Board games and dice are included under the subheading 9504.90.60. “Chess, checkers, backgammon, darts and o/table and parlor games played on boards of a special design and parts thereof; poker chips and dice.” Toys are under 9503.00.00. “Toys, including riding toys o/than bicycles, puzzles, reduced scale models.”

These were both listed in the latest round of Trump tariffs. We don’t know when they’ll take effect: Some government indications are right away, others on June 15, still others later. There’s no clear messaging from the government at all.

When a company publishes a board game, they look at the cost of manufacturing and shipping to a fulfillment center as a unit. Games printed in China are cheaper, but it’s not as much cheaper as you might think. The increased competition and cheaper labor can make the price of a board game between 50 percent and 66 percent of a U.S. plant at times, but that’s not consistent.

Then there’s the cost moving the games; games printed in China have to travel across the ocean, and that’s not cheap. There’s a cost to trucking games across America too, and it’s often not as much of a savings over sending it by boat as one might like.

When a company has to consider the cost of making its games, it adds all of that printing and shipping together. Then they typically multiply that price by roughly five, and that ends up being the price the consumer pays. That’s because in distribution and retail, the publisher only gets about 40 percent of the retail cost. If printing and shipping their game takes 20 percent of retail, the creator of the game has to live on that 20 percent that’s left from the 40 percent they receive from a distributor. It’s a brutal business with the thinnest of margins.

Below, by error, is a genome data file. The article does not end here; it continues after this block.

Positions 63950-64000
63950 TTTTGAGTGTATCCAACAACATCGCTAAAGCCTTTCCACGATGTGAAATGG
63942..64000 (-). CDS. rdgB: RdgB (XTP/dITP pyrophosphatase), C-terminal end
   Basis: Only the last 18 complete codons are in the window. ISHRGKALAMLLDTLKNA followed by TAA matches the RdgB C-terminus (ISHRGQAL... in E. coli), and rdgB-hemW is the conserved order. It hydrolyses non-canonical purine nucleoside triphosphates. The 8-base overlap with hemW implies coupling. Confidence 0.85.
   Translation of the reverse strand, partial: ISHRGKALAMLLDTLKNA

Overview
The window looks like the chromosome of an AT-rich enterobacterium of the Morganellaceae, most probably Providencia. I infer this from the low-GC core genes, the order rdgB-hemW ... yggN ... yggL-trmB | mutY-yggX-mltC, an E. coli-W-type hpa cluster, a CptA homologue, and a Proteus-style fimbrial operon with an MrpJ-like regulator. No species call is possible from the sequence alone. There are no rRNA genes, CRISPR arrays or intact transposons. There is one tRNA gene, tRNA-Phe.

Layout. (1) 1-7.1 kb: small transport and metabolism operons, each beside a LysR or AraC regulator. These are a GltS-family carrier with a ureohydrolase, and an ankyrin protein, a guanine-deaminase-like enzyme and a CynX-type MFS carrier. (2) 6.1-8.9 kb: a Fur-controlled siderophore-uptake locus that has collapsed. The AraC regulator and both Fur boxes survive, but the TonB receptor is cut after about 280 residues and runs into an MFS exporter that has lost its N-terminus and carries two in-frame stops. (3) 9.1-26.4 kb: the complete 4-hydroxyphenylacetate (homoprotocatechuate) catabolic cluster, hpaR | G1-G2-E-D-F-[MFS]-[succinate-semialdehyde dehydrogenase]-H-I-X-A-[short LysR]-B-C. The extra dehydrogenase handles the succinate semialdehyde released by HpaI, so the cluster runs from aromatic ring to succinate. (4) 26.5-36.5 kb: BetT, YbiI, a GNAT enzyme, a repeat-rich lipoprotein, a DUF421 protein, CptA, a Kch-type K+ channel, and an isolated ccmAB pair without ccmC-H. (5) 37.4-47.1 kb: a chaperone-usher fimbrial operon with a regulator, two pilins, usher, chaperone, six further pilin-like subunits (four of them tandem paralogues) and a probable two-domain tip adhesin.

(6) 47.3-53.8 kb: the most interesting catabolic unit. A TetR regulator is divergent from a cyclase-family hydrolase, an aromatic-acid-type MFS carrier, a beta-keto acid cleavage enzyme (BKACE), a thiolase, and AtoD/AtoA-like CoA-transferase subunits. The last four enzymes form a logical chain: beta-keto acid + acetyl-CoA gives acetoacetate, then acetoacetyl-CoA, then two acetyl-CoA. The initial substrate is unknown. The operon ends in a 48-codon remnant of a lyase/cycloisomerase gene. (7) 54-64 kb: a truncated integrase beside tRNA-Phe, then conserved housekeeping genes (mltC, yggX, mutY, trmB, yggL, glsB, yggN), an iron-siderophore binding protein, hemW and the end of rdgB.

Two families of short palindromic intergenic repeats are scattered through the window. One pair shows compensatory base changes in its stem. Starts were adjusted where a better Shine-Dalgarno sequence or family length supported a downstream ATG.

Tariffs get imposed on the “first sale” price — that is, at the point of import, before the publisher gets the goods. So if printing and shipping what was once an $80 game takes $16, then an additional 25 percent adds $4 to the cost. Multiply that new number of $20 times five and now to the publisher it’s a $100 game. At least at list price.

There are a lot of customers who are willing to pay list price. Many of them are not. They buy games on online discount sites for a lot less. So there’s not a lot of appetite in the market for price increases. That puts the question to the publishers: Do they pass on the new costs imposed by the Trump administration to the consumer or just eat it?

Well, that could mean all the profit goes away. If printing and shipping the game takes 25 percent of retail and not 20 percent, now the creator has to live on a 15 percent margin. And that’s if they’re highly efficient.

Game design is not an efficient process, which is something it shares with many creative endeavors. In the case of my company, I have seven designers working long hours to craft innovative and complex games. We buy hundreds of thousands of dollars of art. Our games underwrite the salaries of dozens of writers and editors and graphic designers and logistical experts. Losing 25 percent of the cut we get off of our games means fewer of those folks —many of whom are right here in America — get employed. That will happen all over the industry. That’s for the publishers who stay in business. Those who don’t will close up entirely, releasing their employees into the marketplace. That will mean increased competition for jobs and correspondingly lower wages and benefits.